- October 01, 2009, By Edward D. Cohen, Consulting Inc.
The process technology now in routine use in the converting industry will perform a key role in the commercialization of several advanced, high-technology product concepts currently under development. Among them are fuel cells, solar cells, thermal solar reflectors, advanced electronic systems, RFID chips, security systems, and medical devices. An essential requirement for the successful development and implementation of these products is a commercially effective, high quality, low-cost manufacturing process.
One of the major barriers to commercialization of some of these products (solar cells and fuel cells) is that the first-generation products were manufactured based on a sheet process. This sheet process can be expensive, and it is not versatile because it restricts product performance by limiting materials that can be used to obtain the desired product functionality.
Other limitations are that the sheet process limits the size and shape of the product, and costs are high. Continuing with the sheet manufacturing process would reduce the commercial success of these products considerably because of high costs, product usage limitations, and inability to meet the anticipated demand.
However, the web converting process produces a wide variety of products (see Table). It accomplishes this by utilizing several specialized, enabling technologies that perform a variety of functions to convert raw materials into finished products. These technologies also are summarized in the table.
The technologies are flexible and can be adapted to develop new products and give an effective process. This flexibility also presents new opportunities for existing converting businesses, since they already have the technology and hardware for these new products. It is also an advantage for the product developers, since the processes are available for immediate use.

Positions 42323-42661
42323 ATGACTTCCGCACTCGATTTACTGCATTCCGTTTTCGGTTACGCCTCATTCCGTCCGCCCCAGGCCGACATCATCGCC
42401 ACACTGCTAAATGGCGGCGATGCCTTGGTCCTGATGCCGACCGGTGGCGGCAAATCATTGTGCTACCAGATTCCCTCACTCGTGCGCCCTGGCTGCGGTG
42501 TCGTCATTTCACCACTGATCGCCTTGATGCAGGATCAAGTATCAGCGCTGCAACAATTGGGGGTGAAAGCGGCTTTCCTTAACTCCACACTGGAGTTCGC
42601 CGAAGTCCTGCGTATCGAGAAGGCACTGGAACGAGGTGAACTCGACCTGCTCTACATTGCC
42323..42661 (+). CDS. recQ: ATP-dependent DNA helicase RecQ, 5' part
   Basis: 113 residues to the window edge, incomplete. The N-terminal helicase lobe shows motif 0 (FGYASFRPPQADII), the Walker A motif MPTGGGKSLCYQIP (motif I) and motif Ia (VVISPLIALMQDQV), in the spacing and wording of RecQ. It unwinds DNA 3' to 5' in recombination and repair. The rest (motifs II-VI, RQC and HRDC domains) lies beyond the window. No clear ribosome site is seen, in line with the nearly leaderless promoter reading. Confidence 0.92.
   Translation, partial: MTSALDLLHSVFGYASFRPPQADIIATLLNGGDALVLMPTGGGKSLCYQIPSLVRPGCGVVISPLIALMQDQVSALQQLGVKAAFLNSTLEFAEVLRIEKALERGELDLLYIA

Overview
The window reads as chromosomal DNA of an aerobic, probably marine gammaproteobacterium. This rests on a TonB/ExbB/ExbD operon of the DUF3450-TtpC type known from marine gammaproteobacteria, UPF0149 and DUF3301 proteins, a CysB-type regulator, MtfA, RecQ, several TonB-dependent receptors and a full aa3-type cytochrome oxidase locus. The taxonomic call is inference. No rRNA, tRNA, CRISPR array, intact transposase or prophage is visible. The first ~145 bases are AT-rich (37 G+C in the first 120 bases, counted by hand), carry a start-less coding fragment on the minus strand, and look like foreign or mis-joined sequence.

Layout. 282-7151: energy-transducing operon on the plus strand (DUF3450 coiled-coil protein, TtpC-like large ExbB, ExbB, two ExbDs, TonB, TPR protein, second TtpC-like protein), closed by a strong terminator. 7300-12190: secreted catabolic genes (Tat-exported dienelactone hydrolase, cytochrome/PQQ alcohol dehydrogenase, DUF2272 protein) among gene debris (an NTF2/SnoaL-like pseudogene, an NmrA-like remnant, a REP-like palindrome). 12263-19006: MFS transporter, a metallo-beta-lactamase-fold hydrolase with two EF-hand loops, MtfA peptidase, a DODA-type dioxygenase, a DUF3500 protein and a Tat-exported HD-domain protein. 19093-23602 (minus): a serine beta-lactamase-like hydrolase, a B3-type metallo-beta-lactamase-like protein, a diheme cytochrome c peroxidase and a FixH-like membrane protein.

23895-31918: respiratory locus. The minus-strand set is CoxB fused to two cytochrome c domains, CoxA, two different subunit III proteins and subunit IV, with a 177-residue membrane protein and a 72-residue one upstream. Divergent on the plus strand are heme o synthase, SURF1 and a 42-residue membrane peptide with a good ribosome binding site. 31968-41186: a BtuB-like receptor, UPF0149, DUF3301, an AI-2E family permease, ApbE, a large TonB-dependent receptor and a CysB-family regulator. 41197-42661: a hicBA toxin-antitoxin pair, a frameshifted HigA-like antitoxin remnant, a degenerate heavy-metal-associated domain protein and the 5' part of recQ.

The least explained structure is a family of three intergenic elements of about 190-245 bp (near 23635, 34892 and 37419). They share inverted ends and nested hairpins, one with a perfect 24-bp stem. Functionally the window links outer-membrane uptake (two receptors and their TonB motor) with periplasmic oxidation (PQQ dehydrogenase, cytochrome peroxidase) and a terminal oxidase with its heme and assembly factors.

Utilizing the web converting process technology has several advantages for the development and manufacturing of these new product concepts:
- It is a roll-based continuous process that transports a substrate through various steps to treat and add layers to the substrate, thereby producing functional products. The process is not based on processing sheets. Long production runs are possible, will result in low costs, and have the potential for very high productivity.
- A wide variety of flexible substrates — foils, paper, and plastic — with a range of substrate thicknesses can be processed. A wide selection of substrates can be used to optimize new products. It addition, a range of substrate widths can be accommodated to give flexibility in the final product design.
- A wide variety of product structures can be manufactured in one facility.
- The ability to use and manufacture flexible substrates permits non-planar product structures.
- The current coating application and printing processes — gravure, inkjet, slot dies, reverse roll, flexography, etc. — can be used to apply active layers, such as light-absorbing layers in solar cells; RFID antennas; cathode, anode, and separator layers in bin batteries; and electroluminescent conductive polymer in organic light-emitting diodes. The coating and printing processes are essentially the same process in that they apply a coating to a substrate. The difference is that printing applies thin, discreet shapes, such as the letters of the alphabet and bar codes, while coating typically applies a continuous layer.
- The coating process can apply a wide range of coating organic or inorganic compositions using solvents, water, or hot melts.
- A range of wet coating thicknesses of 0.1-750 microns can be applied with coating uniformity of ±1%-±10%.
- Multiple layers can be prepared to optimize product performance.
- Process hardware elements are available commercially and can be modified to meet custom requirements. Production units can output a range of volumes from low volumes of 10 million-20 million sq ft/yr to high volumes of 100 million-500 million sq ft/yr.
- There are laboratory coaters available to prepare products during the R&D phase, and the scale-up problems are well understood and easily managed.
- The process elements are stand-alone processes and function independently. Therefore, only the essential ones can be included in the new process.
- Process control technology, on-line inspection, and coating weight measurement are available that provide excellent sensitivity and reasonable costs.